Farmers, not activists, should be in charge of pig care

A counterpoint to  Pregnant and Caged, posted earlier this week.

From actor Ryan Gosling to, in these pages, activist Rebecca Aldworth, animal rights adherents have launched a public campaign in Canada against the use of individual maternity pen housing for pregnant pigs on pork farms. But they’re omitting one key fact: They’re not the real experts on animal care.

Consider this analogy. If you needed a credible opinion on a car, who would you rather ask: An auto mechanic, or a guy who bikes everywhere? On the one hand, you have a person who works every day with the subject matter, and on the other, you have a guy who might have read a few things but who doesn’t really have much hands-on experience.

It seems rather obvious who most people would turn to. Yet when it comes to how food is produced, we too often are influenced by the non-experts like celebrities and professional activists in the animal-rights “conflict industry.”

Individual maternity pens are stalls that sows are placed in during their pregnancy. Both the American Veterinary Medical Association and the American Association of Swine Veterinarians find that they provide for animal welfare. These maternity pens provide for individual care and feeding of the animals, as well as protection—when housed in groups, pregnant pigs can fight for dominance, leading to serious injuries to animals.


Unsurprisingly, the dose of reality that pigs can attack each other in group settings didn’t make into Aldritch’s piece. That’s because the whole story isn’t really the concern of the Humane Society of the United States or its Canadian arm, because a knowledgeable consumer would threaten their efforts.


Recent polling shows that Canadians do, in fact, stand by the use of individual maternity pen housing on farms. When told the reasons for farmers using individual maternity pens, more than four times as many were in support (63%) than in opposition (15%).


Consider the noise coming from the side of animal liberation activists. These groups aren’t full of veterinarians or farmers. So they couch their arguments in logical flim-flam, such as in comparing humans to pigs. Would you put a pregnant woman in a stall? That’s the crux of Aldritch’s editorial. But this appeals to emotion, not reason.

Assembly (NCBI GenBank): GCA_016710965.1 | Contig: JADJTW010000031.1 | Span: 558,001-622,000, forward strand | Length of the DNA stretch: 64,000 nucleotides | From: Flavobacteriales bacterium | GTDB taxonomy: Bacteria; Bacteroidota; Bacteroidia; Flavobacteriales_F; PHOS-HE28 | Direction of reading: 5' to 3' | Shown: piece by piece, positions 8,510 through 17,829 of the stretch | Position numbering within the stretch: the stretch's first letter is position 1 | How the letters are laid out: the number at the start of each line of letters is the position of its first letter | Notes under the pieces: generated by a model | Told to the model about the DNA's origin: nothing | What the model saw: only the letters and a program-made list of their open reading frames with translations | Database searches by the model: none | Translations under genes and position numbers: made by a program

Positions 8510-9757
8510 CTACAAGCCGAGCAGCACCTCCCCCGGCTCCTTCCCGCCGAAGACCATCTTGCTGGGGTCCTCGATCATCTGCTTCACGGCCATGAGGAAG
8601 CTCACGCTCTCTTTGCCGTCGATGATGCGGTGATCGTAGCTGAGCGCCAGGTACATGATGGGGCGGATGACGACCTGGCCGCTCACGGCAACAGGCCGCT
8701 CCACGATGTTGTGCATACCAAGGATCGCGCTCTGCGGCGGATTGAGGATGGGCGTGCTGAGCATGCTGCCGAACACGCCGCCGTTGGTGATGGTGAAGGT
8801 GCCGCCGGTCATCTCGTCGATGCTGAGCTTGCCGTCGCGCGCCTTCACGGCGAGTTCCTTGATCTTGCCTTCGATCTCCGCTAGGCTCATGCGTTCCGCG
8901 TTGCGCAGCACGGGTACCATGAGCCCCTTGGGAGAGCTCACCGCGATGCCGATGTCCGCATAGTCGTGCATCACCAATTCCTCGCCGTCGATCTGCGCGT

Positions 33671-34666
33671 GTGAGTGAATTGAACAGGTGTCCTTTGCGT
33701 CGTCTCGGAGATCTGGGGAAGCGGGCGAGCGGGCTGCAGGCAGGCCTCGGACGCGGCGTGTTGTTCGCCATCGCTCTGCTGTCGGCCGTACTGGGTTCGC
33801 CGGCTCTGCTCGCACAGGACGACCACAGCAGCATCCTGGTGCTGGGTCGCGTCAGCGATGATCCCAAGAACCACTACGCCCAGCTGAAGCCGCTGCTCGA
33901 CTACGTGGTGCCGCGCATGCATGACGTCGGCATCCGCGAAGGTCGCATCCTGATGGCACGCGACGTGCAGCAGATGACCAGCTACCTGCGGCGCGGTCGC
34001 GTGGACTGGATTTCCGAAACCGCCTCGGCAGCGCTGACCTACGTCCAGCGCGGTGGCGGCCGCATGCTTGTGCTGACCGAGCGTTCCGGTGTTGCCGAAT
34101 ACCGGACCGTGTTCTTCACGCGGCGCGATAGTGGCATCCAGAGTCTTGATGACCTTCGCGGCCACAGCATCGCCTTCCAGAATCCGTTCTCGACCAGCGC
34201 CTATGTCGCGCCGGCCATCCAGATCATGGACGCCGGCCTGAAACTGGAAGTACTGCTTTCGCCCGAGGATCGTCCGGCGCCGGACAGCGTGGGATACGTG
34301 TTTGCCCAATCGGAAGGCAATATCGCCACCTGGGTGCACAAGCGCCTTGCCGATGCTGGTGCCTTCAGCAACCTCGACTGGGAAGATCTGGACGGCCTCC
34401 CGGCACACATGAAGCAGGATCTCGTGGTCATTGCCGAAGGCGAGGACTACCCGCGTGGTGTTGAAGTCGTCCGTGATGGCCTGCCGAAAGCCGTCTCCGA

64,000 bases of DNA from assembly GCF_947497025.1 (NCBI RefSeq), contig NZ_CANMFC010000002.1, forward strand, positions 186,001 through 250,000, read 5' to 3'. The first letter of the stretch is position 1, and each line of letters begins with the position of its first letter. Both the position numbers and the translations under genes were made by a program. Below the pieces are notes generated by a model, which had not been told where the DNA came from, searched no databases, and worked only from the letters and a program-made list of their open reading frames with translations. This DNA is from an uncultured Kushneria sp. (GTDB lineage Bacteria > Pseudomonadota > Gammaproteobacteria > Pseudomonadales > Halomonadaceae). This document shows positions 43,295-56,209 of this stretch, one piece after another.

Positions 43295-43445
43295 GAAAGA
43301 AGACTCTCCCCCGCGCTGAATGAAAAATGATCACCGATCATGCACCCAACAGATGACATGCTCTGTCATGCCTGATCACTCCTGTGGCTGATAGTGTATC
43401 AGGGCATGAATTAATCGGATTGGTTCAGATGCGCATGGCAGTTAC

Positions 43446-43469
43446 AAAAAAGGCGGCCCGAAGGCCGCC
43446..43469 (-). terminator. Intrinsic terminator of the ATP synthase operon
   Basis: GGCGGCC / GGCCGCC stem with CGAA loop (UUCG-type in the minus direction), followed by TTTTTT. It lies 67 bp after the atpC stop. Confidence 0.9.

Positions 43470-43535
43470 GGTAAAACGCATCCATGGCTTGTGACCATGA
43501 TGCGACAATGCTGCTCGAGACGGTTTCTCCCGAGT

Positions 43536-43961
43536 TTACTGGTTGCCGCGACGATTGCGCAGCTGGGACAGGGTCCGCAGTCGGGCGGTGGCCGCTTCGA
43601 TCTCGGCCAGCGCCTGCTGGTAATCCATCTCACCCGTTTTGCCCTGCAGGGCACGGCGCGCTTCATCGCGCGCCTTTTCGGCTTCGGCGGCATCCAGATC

Pigs aren’t people. Ask a pig what it was doing yesterday or what the sum of 2 and 2 is, and you’ll just get an oink or a grunt. Human cognition—and human welfare—are on a totally different level than pig cognition and welfare.

 That’s not to imply that pig welfare doesn’t matter. It does. Farmers and veterinarians have their animals’ best interests at heart and many have decided that this is the best housing option for their farms. But to call maternity pens “abuse” is to cheapen the word. Putting pregnant pigs in individual indoor housing isn’t the same thing as physical violence. It’s protective, and not just against aggressive pigs; free-range pigs, for example, might not get a kick out of winters in Manitoba.

 Here’s the bottom line of this noise: The Humane Society of the United States is simply against animal agriculture (by a leader’s own admission). But it’s not going to get a law passed that bans bacon and eggs. So it’s pushing “reforms” that drive up the cost of producing animal products by forcing farmers into costly infrastructure changes. And it’s trying to snooker the vast majority of the public that eats meat, eggs, and dairy.

 Farmers and veterinarians have hands-on experience dealing with pigs. Animal liberation activists have hands-on experience wielding a megaphone. Who would you rather trust on animal care?



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